Mike Klein Online

Georgia Appears Ready to Execute Young Police Officer’s Convicted Killer

Mike Klein

A Georgia man whose execution sentence sparked international debate is scheduled to die by lethal injection on Wednesday night, more than two decades after he allegedly gunned down a Savannah police officer, and four years after Nobel Peace Prize laureate Desmond Tutu and Pope Benedict XVI intervened to ask that the convicted killer’s life be spared.

The Troy Davis – Mark Allen MacPhail case began on August 19, 1989.  That is when off-duty police officer MacPhail was gunned down in the parking lot of a Savannah fast food restaurant where he was working security.  MacPhail, married and the father of two young children, was shot at point blank range and never drew his revolver.  Davis, then 20 years old, surrendered four days later.  Davis was convicted of murder in August 1991 and sentenced to death.

Two decades have passed since MacPhail was shot dead. The parking lot incident began when a homeless man cried out that he was being beaten and MacPhail responded.  Davis is now a 42-year-old man spending what might become his final hours at the state prison near Jackson in central Georgia. He is scheduled to receive a lethal injection at 7:00pm Wednesday.  Davis appears to have no further possible federal or state appeals.

Mark Allen MacPhail, Slain Savannah Police Officer (Press Release Photo)

The state parole board heard testimony all day Monday and announced its decision Tuesday morning:   “Monday September 19, 2011, the State Board of Pardons and Paroles met to consider a clemency request from attorneys representing condemned inmate Troy Anthony Davis. After considering the request, the Board has voted to deny clemency.”   In Georgia, clemency is granted by the state board and the governor does not rule on clemency.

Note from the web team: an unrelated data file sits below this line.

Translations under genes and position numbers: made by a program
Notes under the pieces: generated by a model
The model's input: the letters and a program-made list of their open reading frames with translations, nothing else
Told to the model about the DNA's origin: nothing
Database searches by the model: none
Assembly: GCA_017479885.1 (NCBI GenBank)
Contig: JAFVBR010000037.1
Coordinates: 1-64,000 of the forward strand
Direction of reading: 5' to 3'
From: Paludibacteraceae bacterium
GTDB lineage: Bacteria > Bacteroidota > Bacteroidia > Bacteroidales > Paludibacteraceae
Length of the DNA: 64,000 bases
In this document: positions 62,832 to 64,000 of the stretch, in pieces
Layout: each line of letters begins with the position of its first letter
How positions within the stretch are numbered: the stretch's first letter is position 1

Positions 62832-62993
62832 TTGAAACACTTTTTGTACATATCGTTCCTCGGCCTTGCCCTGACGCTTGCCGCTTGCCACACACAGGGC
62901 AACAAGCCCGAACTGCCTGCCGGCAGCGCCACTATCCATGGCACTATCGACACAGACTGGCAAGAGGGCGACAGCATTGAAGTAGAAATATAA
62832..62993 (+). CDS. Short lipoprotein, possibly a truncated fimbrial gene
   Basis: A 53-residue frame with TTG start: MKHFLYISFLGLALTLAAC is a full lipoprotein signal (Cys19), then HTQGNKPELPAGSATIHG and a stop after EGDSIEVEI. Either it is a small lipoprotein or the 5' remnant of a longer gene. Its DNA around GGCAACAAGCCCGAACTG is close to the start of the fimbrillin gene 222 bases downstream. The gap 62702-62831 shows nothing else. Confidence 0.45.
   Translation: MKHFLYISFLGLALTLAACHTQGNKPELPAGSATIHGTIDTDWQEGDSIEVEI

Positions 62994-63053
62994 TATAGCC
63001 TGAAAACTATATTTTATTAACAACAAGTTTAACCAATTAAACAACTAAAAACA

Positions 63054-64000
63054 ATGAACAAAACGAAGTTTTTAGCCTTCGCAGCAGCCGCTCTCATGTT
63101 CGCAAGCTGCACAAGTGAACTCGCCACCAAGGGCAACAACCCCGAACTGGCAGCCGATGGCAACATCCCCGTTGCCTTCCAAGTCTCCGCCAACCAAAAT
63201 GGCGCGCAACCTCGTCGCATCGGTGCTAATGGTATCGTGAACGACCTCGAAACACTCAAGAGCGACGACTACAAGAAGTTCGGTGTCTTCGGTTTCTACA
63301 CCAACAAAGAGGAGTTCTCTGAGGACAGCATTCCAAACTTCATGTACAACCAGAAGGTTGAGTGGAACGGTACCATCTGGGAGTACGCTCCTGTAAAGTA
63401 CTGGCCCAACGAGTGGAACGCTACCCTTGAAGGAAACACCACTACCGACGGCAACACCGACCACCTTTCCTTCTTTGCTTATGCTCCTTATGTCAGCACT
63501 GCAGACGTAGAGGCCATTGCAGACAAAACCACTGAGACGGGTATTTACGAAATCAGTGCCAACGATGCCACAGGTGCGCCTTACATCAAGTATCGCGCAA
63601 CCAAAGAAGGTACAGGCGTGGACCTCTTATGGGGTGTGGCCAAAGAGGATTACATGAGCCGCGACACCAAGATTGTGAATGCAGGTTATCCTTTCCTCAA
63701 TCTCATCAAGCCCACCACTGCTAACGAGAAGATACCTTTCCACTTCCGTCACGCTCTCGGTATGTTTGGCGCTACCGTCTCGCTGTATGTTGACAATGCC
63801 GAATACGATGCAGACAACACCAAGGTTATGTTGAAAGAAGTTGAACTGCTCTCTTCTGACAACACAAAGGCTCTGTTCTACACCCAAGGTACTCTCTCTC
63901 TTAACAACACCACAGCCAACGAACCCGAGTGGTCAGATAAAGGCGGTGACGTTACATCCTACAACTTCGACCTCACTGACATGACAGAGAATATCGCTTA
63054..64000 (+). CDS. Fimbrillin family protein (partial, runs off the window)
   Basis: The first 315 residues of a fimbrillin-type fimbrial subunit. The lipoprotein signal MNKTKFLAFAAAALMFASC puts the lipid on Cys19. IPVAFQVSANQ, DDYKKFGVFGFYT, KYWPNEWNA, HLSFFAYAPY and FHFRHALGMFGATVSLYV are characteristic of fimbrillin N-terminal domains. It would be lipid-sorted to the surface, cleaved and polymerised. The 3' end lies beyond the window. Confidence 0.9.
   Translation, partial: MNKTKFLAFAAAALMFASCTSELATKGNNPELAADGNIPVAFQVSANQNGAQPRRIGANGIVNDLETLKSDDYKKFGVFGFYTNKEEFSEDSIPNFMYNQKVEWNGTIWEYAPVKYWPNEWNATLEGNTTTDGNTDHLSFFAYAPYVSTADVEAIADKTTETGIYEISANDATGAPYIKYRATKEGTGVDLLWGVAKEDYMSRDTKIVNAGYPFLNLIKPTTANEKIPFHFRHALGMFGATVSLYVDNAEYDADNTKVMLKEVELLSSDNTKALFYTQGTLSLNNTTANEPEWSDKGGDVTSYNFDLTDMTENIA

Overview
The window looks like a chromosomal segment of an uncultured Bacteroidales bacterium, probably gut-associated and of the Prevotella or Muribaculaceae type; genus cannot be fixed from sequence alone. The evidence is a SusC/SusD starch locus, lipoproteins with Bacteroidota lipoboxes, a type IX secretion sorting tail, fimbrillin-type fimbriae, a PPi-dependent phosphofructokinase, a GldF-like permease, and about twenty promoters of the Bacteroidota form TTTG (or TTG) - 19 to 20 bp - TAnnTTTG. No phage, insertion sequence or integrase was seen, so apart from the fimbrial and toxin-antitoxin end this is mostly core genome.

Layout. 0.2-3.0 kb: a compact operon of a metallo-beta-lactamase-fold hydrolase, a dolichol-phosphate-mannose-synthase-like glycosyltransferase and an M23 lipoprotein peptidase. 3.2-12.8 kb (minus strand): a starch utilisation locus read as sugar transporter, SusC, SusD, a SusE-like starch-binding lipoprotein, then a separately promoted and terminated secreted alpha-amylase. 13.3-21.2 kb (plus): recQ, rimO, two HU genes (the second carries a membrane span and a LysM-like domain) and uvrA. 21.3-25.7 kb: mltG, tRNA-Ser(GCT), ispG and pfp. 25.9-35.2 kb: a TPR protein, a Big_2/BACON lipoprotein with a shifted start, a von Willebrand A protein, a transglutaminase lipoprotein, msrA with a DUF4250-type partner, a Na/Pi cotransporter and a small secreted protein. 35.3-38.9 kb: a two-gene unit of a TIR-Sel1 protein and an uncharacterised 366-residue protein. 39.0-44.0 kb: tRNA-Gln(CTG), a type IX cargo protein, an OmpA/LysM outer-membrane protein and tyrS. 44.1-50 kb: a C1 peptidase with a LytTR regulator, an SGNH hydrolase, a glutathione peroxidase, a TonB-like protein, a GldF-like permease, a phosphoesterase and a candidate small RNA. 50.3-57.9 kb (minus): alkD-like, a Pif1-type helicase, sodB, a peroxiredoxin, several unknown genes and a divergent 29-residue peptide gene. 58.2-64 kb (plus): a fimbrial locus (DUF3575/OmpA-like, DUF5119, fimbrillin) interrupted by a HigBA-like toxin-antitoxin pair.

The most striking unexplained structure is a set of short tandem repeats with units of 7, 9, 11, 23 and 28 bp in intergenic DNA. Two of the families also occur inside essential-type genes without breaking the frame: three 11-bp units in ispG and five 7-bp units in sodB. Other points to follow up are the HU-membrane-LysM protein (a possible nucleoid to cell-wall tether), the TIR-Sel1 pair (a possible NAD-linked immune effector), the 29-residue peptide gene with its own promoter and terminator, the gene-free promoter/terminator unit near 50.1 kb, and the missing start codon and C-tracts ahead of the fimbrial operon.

The five-member board had three options: Uphold the execution sentence or re-sentence Davis to life in prison with or without parole.  The statement released Tuesday did not disclose how the board voted.  This was the third hearing for Davis before the state board since 2007.

The Davis – MacPhail case has evolved into a two-decade long debate over facts, the witness testimony and doubts expressed by some jurors.  Seven of nine witnesses recanted testimony.  One juror who testified at Monday’s hearing requested clemency for Davis because she now has doubts about her vote. Two other jurors signed statements also asking for clemency.

It also became an international story.  Former President Jimmy Carter, former state Supreme Court chief justice Norman Fletcher, former FBI Director William Sessions, the NAACP and Amnesty International, along with Nobel laureate Tutu and Pope Benedict XVI have all sought clemency for Davis, as did several hundred thousand people who signed petitions.

The Davis – MacPhail case has spent two decades in state and federal courts.  Davis’ death sentence was unanimously affirmed by the state Supreme Court in 1993.  Fifteen years later on a 4-3 vote the state’s highest court rejected Davis’s request for a new hearing.

Troy Davis (Georgia Department of Corrections Photo)

A federal court in Savannah denied Davis’ appeal in 2004 and two years later that ruling was upheld by the 11th U.S. Circuit Court of Appeals in Atlanta.  The U.S. Supreme Court granted an emergency stay of execution in September 2008 two hours before Davis’ scheduled death.

One month later the federal Supreme Court declined to take the case, but in 2009 it did order a new U.S. District Court hearing that would provide Davis with an opportunity to submit evidence to prove his innocence.  A federal judge who heard testimony for two days in Savannah decided there was not credible new evidence to overturn the execution sentence.

Savannah police officer Mark Allen MacPhail’s mother, his widow, son and daughter attended the Monday parole board hearing in Atlanta, as did the sister and other relatives of Troy Davis.

(Mike Klein is Editor at the Georgia Public Policy Foundation)

September 20, 2011 - Posted by | Uncategorized | , , , , , , ,

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